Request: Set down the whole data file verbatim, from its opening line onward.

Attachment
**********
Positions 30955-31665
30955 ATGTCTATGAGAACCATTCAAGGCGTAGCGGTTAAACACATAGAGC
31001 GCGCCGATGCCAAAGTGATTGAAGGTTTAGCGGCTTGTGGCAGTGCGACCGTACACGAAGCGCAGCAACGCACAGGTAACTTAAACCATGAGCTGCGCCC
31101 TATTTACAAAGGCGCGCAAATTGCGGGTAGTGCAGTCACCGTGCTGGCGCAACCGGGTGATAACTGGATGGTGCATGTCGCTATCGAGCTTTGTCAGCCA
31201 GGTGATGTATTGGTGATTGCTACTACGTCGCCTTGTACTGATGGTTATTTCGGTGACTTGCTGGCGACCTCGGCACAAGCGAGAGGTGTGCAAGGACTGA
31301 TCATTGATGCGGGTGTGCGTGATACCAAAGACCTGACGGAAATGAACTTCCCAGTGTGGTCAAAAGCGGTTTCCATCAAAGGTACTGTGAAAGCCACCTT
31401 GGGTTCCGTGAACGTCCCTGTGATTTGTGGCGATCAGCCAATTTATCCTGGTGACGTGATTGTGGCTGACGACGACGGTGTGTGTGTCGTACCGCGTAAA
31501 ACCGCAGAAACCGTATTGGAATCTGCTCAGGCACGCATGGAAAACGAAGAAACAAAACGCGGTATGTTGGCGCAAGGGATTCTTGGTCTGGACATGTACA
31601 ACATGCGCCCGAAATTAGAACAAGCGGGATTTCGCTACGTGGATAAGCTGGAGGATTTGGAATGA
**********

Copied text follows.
Positions 30955-31665
30955 ATGTCTATGAGAACCATTCAAGGCGTAGCGGTTAAACACATAGAGC
31001 GCGCCGATGCCAAAGTGATTGAAGGTTTAGCGGCTTGTGGCAGTGCGACCGTACACGAAGCGCAGCAACGCACAGGTAACTTAAACCATGAGCTGCGCCC
31101 TATTTACAAAGGCGCGCAAATTGCGGGTAGTGCAGTCACCGTGCTGGCGCAACCGGGTGATAACTGGATGGTGCATGTCGCTATCGAGCTTTGTCAGCCA
31201 GGTGATGTATTGGTGATTGCTACTACGTCGCCTTGTACTGATGGTTATTTCGGTGACTTGCTGGCGACCTCGGCACAAGCGAGAGGTGTGCAAGGACTGA
31301 TCATTGATGCGGGTGTGCGTGATACCAAAGACCTGACGGAAATGAACTTCCCAGTGTGGTCAAAAGCGGTTTCCATCAAAGGTACTGTGAAAGCCACCTT
31401 GGGTTCCGTGAACGTCCCTGTGATTTGTGGCGATCAGCCAATTTATCCTGGTGACGTGATTGTGGCTGACGACGACGGTGTGTGTGTCGTACCGCGTAAA
31501 ACCGCAGAAACCGTATTGGAATCTGCTCAGGCACGCATGGAAAACGAAGAAACAAAACGCGGTATGTTGGCGCAAGGGATTCTTGGTCTGGACATGTACA
31601 ACATGCGCCCGAAATTAGAACAAGCGGGATTTCGCTACGTGGATAAGCTGGAGGATTTGGAATGA